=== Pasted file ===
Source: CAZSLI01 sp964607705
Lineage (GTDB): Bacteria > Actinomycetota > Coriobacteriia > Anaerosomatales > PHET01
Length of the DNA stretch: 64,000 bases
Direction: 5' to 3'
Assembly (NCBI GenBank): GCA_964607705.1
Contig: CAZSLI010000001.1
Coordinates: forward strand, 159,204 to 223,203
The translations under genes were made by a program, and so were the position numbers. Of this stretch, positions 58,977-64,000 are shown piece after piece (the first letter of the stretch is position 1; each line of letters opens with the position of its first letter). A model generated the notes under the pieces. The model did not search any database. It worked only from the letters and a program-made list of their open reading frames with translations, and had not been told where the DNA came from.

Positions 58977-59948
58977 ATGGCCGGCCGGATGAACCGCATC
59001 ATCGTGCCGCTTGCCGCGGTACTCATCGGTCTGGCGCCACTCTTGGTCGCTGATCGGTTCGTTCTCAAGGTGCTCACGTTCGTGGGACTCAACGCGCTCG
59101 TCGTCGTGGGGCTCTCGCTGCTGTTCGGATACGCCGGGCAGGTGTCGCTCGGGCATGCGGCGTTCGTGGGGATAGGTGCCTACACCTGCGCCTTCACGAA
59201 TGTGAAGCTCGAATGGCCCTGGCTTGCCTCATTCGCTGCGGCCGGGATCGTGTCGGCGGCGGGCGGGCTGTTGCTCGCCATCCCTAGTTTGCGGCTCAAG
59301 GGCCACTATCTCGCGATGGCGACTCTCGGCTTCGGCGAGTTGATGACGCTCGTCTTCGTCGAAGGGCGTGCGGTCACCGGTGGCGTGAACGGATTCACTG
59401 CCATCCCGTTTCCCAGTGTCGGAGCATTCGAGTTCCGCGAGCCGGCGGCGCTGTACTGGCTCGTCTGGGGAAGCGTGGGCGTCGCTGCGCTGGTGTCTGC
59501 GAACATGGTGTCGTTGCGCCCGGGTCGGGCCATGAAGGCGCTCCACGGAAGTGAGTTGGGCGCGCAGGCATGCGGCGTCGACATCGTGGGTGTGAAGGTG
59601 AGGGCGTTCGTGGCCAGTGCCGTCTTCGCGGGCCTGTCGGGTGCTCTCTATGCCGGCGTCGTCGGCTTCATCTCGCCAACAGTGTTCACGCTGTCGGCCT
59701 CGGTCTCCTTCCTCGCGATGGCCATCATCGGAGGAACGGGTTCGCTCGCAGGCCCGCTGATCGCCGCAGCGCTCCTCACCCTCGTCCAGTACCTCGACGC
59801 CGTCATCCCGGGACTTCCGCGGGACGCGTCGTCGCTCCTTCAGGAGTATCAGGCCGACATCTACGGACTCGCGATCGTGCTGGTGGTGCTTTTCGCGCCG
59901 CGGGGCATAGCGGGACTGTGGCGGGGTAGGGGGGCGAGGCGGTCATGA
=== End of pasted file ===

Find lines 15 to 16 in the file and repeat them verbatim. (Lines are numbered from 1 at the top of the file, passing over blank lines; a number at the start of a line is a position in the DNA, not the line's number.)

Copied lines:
59401 CCATCCCGTTTCCCAGTGTCGGAGCATTCGAGTTCCGCGAGCCGGCGGCGCTGTACTGGCTCGTCTGGGGAAGCGTGGGCGTCGCTGCGCTGGTGTCTGC
59501 GAACATGGTGTCGTTGCGCCCGGGTCGGGCCATGAAGGCGCTCCACGGAAGTGAGTTGGGCGCGCAGGCATGCGGCGTCGACATCGTGGGTGTGAAGGTG